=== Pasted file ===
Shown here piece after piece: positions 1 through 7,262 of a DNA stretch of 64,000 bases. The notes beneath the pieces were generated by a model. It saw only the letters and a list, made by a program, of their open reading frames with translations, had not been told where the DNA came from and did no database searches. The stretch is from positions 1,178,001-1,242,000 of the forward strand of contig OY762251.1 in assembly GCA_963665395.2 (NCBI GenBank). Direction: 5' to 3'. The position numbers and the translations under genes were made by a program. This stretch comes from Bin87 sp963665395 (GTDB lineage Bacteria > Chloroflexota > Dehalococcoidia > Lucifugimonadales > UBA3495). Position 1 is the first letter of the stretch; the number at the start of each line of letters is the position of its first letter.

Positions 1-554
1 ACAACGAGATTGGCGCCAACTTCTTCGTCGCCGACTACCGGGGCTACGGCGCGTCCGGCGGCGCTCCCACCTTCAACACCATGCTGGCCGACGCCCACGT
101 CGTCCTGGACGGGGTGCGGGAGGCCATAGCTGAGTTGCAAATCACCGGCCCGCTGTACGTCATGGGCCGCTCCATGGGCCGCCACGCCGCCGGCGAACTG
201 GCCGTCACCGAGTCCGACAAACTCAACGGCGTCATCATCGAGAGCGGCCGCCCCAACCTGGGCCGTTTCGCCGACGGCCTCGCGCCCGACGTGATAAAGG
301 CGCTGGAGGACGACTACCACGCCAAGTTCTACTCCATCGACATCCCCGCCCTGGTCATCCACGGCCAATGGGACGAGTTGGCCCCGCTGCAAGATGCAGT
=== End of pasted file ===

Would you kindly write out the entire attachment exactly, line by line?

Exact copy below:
Shown here piece after piece: positions 1 through 7,262 of a DNA stretch of 64,000 bases. The notes beneath the pieces were generated by a model. It saw only the letters and a list, made by a program, of their open reading frames with translations, had not been told where the DNA came from and did no database searches. The stretch is from positions 1,178,001-1,242,000 of the forward strand of contig OY762251.1 in assembly GCA_963665395.2 (NCBI GenBank). Direction: 5' to 3'. The position numbers and the translations under genes were made by a program. This stretch comes from Bin87 sp963665395 (GTDB lineage Bacteria > Chloroflexota > Dehalococcoidia > Lucifugimonadales > UBA3495). Position 1 is the first letter of the stretch; the number at the start of each line of letters is the position of its first letter.

Positions 1-554
1 ACAACGAGATTGGCGCCAACTTCTTCGTCGCCGACTACCGGGGCTACGGCGCGTCCGGCGGCGCTCCCACCTTCAACACCATGCTGGCCGACGCCCACGT
101 CGTCCTGGACGGGGTGCGGGAGGCCATAGCTGAGTTGCAAATCACCGGCCCGCTGTACGTCATGGGCCGCTCCATGGGCCGCCACGCCGCCGGCGAACTG
201 GCCGTCACCGAGTCCGACAAACTCAACGGCGTCATCATCGAGAGCGGCCGCCCCAACCTGGGCCGTTTCGCCGACGGCCTCGCGCCCGACGTGATAAAGG
301 CGCTGGAGGACGACTACCACGCCAAGTTCTACTCCATCGACATCCCCGCCCTGGTCATCCACGGCCAATGGGACGAGTTGGCCCCGCTGCAAGATGCAGT